NASHVILLE, Tenn. -- Finding an impact pass-rusher has been near the top of Tennessee Titans general manager Jon Robinson's list since he took over in 2016. Robinson's attempts to address it have included selecting Kevin Dodd with the 33rd overall pick in the 2016 draft, signing 37-year-old outside linebacker Cameron Wake to a three-year, $23 million contract in 2019, and investing more than $20 million in Vic Beasley and Jadeveon Clowney last year.
None of those moves panned out.
"That’s one thing that we’ve got to do better is affect the quarterback. That comes in a myriad of ways," Robinson said in a virtual news conference in February. "It’s rushing the passer, it’s coverage, it’s blitzing, there’s a lot of ways to affect the passer, but yeah, that’s something that is high on our list. I think we would love to have that guy. We want all of our players to be successful, including the edge-rush guys. We’re looking for those kinds of players, willing to invest resources."
The first day of the negotiating period before the 2021 NFL year officially starts on Wednesday could go down as the moment Robinson finally got it right after Tennessee agreed to terms with former Pittsburgh Steelers outside linebacker Bud Dupree on Monday.
It's a five-year deal worth $82.5 million, including $35 million guaranteed, with an average annual salary of $16.5 million. The Titans' hefty financial commitment to Dupree makes it clear the team is betting big on the six-year veteran to solve its pass-rushing issues.
Dupree ranks eighth in the NFL in sacks over the past two seasons with 19.5. The Titans desperately needed a consistent pass-rusher after averaging only 1.2 sacks per game last season, finishing with 19 (ranked 30th). Dupree has had only nine games without a sack over the last 27 times he took the field.
He finished his Steelers career with 66 starts, 39.5 sacks, 169 solo tackles, 54 tackles for loss, an interception return for a touchdown and 65 quarterback hits.
Dupree's pass-rush toolbox includes a stab, a club, a bull rush and more. It all starts with how well Dupree gets a jump off the line when the ball is snapped. According to NFL Next Gen Stats data, Dupree's 0.72 average get-off time tied with Yannick Ngakoue for the third-fastest time in the NFL this season.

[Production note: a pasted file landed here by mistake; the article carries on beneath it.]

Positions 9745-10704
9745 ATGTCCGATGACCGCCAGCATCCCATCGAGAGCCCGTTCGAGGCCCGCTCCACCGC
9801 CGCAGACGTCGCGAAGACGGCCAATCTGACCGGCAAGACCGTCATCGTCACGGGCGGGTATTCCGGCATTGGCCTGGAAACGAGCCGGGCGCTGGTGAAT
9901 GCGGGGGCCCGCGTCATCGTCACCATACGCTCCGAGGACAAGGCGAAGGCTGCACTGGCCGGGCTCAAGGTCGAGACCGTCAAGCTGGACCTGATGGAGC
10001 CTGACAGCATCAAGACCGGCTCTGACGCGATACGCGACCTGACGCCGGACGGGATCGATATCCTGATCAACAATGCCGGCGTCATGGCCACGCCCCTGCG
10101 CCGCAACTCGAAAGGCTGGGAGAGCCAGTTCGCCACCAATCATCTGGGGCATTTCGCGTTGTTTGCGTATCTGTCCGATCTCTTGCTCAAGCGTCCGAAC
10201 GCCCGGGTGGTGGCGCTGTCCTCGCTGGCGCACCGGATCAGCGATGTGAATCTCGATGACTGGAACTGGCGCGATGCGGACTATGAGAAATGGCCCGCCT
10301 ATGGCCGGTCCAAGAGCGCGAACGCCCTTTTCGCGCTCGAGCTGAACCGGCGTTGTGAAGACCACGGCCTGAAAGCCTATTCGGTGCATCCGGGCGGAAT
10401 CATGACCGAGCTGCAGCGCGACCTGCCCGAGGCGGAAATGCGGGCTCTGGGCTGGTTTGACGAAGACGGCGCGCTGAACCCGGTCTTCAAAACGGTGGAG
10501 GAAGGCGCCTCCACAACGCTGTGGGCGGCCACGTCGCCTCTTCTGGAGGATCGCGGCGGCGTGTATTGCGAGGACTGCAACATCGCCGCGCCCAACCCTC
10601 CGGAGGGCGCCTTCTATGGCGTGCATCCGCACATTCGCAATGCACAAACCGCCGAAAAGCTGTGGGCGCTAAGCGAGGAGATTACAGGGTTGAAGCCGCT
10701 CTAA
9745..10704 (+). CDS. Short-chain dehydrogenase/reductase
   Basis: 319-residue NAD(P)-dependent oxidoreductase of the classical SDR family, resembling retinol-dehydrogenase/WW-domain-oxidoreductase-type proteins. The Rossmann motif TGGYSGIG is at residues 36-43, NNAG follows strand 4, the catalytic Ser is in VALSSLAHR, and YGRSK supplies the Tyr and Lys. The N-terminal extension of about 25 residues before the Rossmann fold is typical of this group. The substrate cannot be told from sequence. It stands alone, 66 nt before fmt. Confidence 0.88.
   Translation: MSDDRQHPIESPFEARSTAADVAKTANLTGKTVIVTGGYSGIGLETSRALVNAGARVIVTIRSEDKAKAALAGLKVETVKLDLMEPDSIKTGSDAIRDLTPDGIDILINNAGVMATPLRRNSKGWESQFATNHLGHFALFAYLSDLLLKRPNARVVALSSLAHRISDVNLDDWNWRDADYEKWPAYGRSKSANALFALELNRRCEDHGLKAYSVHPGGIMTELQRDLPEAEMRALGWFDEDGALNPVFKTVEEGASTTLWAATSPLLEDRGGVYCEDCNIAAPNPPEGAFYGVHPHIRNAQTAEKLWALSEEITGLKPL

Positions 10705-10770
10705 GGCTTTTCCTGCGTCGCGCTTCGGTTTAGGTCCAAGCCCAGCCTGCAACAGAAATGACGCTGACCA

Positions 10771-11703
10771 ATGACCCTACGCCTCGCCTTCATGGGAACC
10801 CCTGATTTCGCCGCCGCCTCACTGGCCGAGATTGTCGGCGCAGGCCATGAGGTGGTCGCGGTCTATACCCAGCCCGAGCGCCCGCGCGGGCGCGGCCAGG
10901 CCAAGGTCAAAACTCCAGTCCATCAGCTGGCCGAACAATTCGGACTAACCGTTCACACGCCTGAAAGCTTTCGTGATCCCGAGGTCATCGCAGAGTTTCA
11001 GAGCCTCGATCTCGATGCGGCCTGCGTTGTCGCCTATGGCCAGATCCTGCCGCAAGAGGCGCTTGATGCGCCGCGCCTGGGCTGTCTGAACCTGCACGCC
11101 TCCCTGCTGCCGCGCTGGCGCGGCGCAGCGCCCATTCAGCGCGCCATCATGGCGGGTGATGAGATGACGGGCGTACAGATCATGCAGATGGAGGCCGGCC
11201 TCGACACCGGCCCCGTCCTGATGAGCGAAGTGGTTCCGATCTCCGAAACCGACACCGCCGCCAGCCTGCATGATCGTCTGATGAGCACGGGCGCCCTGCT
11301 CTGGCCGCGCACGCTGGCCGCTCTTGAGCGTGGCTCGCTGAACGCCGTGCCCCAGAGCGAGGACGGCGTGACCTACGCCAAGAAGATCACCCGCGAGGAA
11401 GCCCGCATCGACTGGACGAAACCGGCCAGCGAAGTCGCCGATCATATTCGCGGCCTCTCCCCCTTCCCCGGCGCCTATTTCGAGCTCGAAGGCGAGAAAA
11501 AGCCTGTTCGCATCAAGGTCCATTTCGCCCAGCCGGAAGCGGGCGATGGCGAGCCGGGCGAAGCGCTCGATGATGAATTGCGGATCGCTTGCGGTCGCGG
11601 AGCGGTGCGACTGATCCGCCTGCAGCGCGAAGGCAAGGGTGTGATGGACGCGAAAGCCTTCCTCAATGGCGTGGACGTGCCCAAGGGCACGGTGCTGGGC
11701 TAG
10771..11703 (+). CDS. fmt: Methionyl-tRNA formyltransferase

At 6-foot-4 and 269 pounds, Dupree is coming off an ACL tear in his right knee suffered in December. There will be questions about how soon he can regain the form that made him so effective before the injury.
Dupree told ESPN's Jeremy Fowler in early March that he plans to be a full participant in an NFL training camp based on positive feedback from his doctors. The Titans need a healthy season from Dupree after fielding only three outside linebackers for most of their games last season.
Harold Landry III (5.5 sacks in 2020) was on the field for 94% of the Titans' defensive snaps despite a preseason plan from outside linebackers coach Shane Bowen to better manage his snap count last year. Dupree finished third on the Steelers with 583 snaps in 2020 even though he missed six games.
Dupree's addition came on the same day the Titans agreed to terms with former Indianapolis Colts defensive lineman Denico Autry. They combined for 15.5 sacks last season -- Dupree's 8.0 sacks came in 11 games, and Autry finished with 7.5 in 14 games.
Pairing Dupree with Autry and defensive tackle Jeffery Simmons up front should ease the questions about how impactful the former Steelers pass-rusher can be without a cast of All-Pros around him.
Simmons had 14 QB pressures last season, and Autry was double-teamed on 57.8% of his interior pass rushes. The duo of disruptive interior pass-rushers, along with Landry coming off the edge on the weak side, should present Dupree with plenty of opportunities to win one-on-one matchups against offensive linemen.